THE MEDIA: Do Reporters Exaggerate Medical Studies?
As the news media struggles "to reverse declining circulation in an increasingly competitive and clamorous marketplace," they have "become ever more 'splashy and sexy' on virtually every subject they have covered in recent years" -- including what they often label medical breakthroughs, according to a Los Angeles Times two-part series on how the media covers medicine. Dr. Dennis Slamon, director of clinical research at UCLA's Johnson Cancer Center, said, "The media want to have something new ... something that will catch the public's eye, so it can't just be 'progress has been made.' ... It's got to be something really splashy and sexy." Although many reporters have a medical background or have garnered on-the-job experience, some science writers are inexperienced reporters, who "often lack even a rudimentary understanding of the issues they are covering." And even the experienced reporters "often overstate the implications of the findings they are reporting and ignore or minimize the caveats and potential downside of a new treatment."
Exaggeration Raises False Hope
Michael Lemonick, science writer for Time, said, "There's pressure to find exciting things and maybe even to emphasize the most exciting aspects of stories." While exaggerated claims can "raise false hopes and expectations," extensive coverage, as is the case with AIDS treatment, can contribute to "widespread complacency." Daniel Zingale, former executive director of AIDS Action, said that those most at risk for AIDS have become "more lax in their personal, sexual behavior, they slackened their vigilance, because those headlines made them think AIDS was (curable)." Zingale added that donations to AIDS organizations have declined since 1996 and federal HIV prevention funding has "stagnated." To ward off false hope, some reporters "sometimes try to avoid overplaying new scientific discoveries by relegating them to roundup columns on the inside pages in their weekly health and science sections, rather than writing long, separate stories for the main news pages." However, Robert Lee Hotz, a Los Angeles Times reporter, said that "the reality of a reporters' life is that you only exist if you're on the front page and there are several magic catchwords you can use to ensure that you get on the front page." Words such as "cure" and "breakthrough" are "the most likely passports to page one."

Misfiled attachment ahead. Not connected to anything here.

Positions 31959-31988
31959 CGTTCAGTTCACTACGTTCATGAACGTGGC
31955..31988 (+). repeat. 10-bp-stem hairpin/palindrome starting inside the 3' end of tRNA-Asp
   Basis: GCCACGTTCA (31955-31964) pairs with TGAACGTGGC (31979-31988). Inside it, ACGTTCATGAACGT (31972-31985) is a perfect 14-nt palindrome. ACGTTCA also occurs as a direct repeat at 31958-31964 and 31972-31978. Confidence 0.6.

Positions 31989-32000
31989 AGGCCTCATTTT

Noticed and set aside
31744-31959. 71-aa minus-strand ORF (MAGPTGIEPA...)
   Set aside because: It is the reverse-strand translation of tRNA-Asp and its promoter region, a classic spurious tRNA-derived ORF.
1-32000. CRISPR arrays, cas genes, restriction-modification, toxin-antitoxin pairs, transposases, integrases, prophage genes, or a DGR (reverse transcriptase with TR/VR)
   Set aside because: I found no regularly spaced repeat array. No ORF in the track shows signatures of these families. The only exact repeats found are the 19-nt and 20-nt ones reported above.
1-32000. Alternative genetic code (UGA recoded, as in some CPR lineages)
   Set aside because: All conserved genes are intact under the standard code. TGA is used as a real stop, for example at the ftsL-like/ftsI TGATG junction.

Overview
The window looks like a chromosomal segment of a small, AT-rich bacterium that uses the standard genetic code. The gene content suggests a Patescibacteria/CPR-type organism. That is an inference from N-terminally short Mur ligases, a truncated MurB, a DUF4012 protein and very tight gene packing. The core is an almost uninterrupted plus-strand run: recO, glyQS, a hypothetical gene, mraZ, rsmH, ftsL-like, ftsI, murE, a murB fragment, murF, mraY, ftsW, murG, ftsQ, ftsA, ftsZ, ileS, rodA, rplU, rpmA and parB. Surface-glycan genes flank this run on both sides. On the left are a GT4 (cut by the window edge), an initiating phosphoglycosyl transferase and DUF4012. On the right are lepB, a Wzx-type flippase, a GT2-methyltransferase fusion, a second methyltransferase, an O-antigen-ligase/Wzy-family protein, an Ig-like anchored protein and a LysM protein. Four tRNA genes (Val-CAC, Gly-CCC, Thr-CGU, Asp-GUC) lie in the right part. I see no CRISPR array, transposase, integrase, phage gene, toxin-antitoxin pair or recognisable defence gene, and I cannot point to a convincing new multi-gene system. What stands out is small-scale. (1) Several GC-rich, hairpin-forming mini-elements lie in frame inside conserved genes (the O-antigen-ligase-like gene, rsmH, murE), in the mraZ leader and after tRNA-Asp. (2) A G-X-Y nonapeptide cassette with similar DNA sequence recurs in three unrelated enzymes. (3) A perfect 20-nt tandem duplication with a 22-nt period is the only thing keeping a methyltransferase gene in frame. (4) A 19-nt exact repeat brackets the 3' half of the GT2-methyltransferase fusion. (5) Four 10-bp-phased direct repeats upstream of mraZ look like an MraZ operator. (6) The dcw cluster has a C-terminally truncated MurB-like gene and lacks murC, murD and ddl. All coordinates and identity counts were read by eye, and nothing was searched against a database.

The Other Factor
The media are not entirely at fault, though. Scientists, prone to ego, "are often responsible for exaggerated reports on their findings," and the temptation becomes even greater when their budgets are up for congressional approval. Dorothy Nelkin, author of the book Selling Science: How the Press Covers Science and Technology, said, "Scientist have become ... masters of the sound bite. Scientists have learned how to package information for journalists so they can get the attention they want" (Shaw, part 1, 2/13). Also, the "major medical journals set the journalistic agenda in mainstream press coverage." Tom Siegried, science editor of the Dallas Morning News, said, "Most medical reporters are slaves to the journals. The journal system is destructive of good reporting." While the "primary function of medical journals ... is to tell doctors about advances in scientific research and new remedies for various medical conditions," the journals have "increasingly become cash cows," according to New York Times reporter Dr. Lawrence Altman. He added, "Few would say that articles in leading journals are distorted or unreliable, but the quest for profits raises several disturbing issues: the journals' increasing appetite for publicity; how a burst of publicity can inflate the importance of a new finding; (and) the drug industry's influence on the journals through advertising revenues."
Who's Questioning the Journals?
Journals serve as the "starting point for -- and the basic thrust of -- most mainstream stories about new treatments and new drugs." Thomas Maugh, Los Angeles Times reporter, said, "Ninety-five percent of my stories come from the journals. We're spoon-fed. They manipulate us. But it benefits us as well as them, so I don't see the harm." Researchers also are beholden to the "Ingelfinger rule," followed by most journals, which prevents a researcher from being published in a journal if the same research had been offered to any other book, journal or newspaper. Reporters also have to keep an eye out for bias within studies or conflicts of interest. UCLA's Slamon said that journals and journalists "have to be critical and skeptical, asking questions that will help them determine if the research is legitimate. He added, "There's no substitute for responsible reporting" (Shaw, part 2, 2/14).